Greymouth Petroleum Ltd v Heritage New Zealand Pouhere Taonga
 NZEnvC 11
BEFORE THE ENVIRONMENT COURT
Environment Judge B P Dwyer
Commissioner D J Bunting
Commissioner S K Prime
IN THE MATTER of an appeal pursuant to section 58 of the Heritage New Zealand Pouhere Taonga Act 2014
L J Taylor QC and G M Richards for Greymouth Petroleum Limited
T J Gilbert and S W P Woods for Heritage New Zealand Pouhere Taonga
Appeal under s58 Heritage New Zealand Pouhere Taonga Act 2014 “HNZA” (rights of appeal) against the respondent declining the appellant's application pursuant to s44(a) HNZA (applications to authorities) for an authority to modify or destroy an archaeological site — the application was refused on the basis that the area had significant Maori values that warranted protection — the application was to establish an oil/gas well site, access way and pipeline in — local iwi opposed the application on the basis that a significant individual was buried in the vicinity — a report by the respondent stated that the appellant's activities would not directly impact on the grave site — the Maori Heritage Council, which advised respondent to decline the application, had delayed its processes to allow one hapu to influence another into objecting — it had also based its recommendation on the uncritical acceptance of advice from a hapu representative — the appellant was not aware of either of these events — whether in determining an application pursuant to s44(a) HNZA, the respondent was limited to considering effects of the proposal on the site or it could consider wider off-site effects (such as non-physical effects on the contended grave site) — whether the process adopted by the Council had breached natural justice.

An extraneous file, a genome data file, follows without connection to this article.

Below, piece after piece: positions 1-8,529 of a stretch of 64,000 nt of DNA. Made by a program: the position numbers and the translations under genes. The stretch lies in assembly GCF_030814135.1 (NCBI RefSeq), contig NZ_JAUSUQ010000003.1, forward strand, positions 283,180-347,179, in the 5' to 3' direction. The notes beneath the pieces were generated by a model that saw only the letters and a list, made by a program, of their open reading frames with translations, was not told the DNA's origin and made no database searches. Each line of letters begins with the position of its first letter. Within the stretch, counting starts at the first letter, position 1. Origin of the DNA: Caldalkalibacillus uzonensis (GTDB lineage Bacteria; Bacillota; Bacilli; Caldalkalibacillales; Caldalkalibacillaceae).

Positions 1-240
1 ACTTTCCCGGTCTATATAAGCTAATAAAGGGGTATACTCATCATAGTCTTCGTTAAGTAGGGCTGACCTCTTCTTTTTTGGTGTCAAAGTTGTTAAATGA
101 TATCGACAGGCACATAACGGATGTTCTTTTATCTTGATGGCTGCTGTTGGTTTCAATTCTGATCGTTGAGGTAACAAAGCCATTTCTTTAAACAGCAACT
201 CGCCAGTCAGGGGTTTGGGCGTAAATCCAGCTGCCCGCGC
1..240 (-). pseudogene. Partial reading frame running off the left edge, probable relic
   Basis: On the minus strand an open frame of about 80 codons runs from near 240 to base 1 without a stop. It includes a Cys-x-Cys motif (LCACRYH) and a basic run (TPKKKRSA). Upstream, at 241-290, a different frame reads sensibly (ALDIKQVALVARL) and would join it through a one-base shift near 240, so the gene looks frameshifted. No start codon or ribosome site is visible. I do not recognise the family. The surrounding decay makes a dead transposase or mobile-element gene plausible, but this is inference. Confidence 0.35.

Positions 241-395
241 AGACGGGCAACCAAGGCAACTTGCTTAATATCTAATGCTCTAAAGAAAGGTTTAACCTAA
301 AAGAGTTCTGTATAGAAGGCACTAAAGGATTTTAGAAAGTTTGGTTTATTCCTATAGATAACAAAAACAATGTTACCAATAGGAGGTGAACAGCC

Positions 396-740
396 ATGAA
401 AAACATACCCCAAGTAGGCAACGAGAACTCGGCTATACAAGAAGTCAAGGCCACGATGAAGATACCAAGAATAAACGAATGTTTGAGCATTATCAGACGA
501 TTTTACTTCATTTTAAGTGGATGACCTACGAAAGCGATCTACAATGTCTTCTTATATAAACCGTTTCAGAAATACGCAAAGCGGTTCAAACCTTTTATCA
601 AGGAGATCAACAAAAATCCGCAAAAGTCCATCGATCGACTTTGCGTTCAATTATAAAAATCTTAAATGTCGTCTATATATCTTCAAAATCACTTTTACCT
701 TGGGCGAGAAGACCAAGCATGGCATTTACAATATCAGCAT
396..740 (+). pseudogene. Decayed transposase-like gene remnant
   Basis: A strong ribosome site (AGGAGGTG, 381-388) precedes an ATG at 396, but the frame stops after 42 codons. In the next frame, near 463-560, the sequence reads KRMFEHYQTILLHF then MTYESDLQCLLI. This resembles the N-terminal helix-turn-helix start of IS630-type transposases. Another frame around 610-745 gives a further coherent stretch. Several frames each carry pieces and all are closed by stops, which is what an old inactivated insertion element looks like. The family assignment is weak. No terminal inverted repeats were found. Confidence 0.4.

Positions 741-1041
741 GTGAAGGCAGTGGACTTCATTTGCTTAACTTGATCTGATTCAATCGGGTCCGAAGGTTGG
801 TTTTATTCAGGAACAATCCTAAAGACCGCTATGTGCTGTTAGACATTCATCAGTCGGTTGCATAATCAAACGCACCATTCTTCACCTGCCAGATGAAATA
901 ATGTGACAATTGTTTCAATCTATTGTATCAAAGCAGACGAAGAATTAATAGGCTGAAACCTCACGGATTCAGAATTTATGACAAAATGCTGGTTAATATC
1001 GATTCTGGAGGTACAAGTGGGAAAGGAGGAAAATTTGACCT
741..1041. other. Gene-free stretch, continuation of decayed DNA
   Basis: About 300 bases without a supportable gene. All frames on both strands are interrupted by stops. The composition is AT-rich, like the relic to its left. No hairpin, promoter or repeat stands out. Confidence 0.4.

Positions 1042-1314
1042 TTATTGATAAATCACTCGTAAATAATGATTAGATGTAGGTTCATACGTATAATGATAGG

The issues were: whether under s44(a) HNZPTA HNZ's had been entitled to take account of the cultural values associated with the wider landscape of the site, rather than simply the values attaching to any particular archaeological site that might be physically damaged during the work; and whether the process adopted by the Council had been adequate.
Held: The purpose of the HNZPTA was promote the identification, protection, preservation, and conservation of the historical and cultural heritage of New Zealand. The principles of the HNZPTA required persons exercising powers under it to take account of relevant cultural values and knowledge together with relationships of Maori and their culture and traditions with their ancestral lands, water, sites, wahi tupuna, wahi tapu and other taonga.
Section 39(1) included reference to (inter alia) a historic place and a historic area. These “were defined in s6 HNZPTA (interpretation)/ These were significant for the considerations in this case as they made a distinction between individual historic places (which could include archaeological sites) and wider historic areas.
While s59 HNZPTA (decisions on appeal — must consider the historical and cultural heritage value of the archaeological site, the purpose of the Act and the relationship of Maori and their culture and traditions with their ancestral lands) identified the matters for consideration by the Court when considering an appeal from a decision of HNZ, the same matters were also the matters for consideration by HNZ.
The application under consideration by either HNZ or the Court pursuant to s59 was an application made under s44. Both ss44 and 59 were contained in Subpart 2 of Part 3 which was headed- “Archaeological sites” and then subheaded “Overarching protection for archaeological sites”. That was a clear indication that the provisions of s42–59 HNZPTA were directed at archaeological sites and their overarching protection. It was clear that the sections of the HNZPTA under consideration (s44 and s59) were directed at the protection of archaeological sites themselves and not wider areas beyond them.
Concerns raised by HNZ as to effects on the broader cultural landscape were addressed in Part 4 HNZPTA (recognition of places of historical, cultural, and ancestral significance). The schemes of the HNZPTA and Resource Management Act 1991 (RMA) were clearly that:
•HNZ regulated physical interference by modification or destruction of archaeological sites under the Act;
•Local authorities regulated land use through the use of local planning instruments including any other form of interference with archaeological sites;
•HNZ could have a role in local authority processes under RMA as a heritage protection authority and/or by way of the use of heritage orders under the RMA.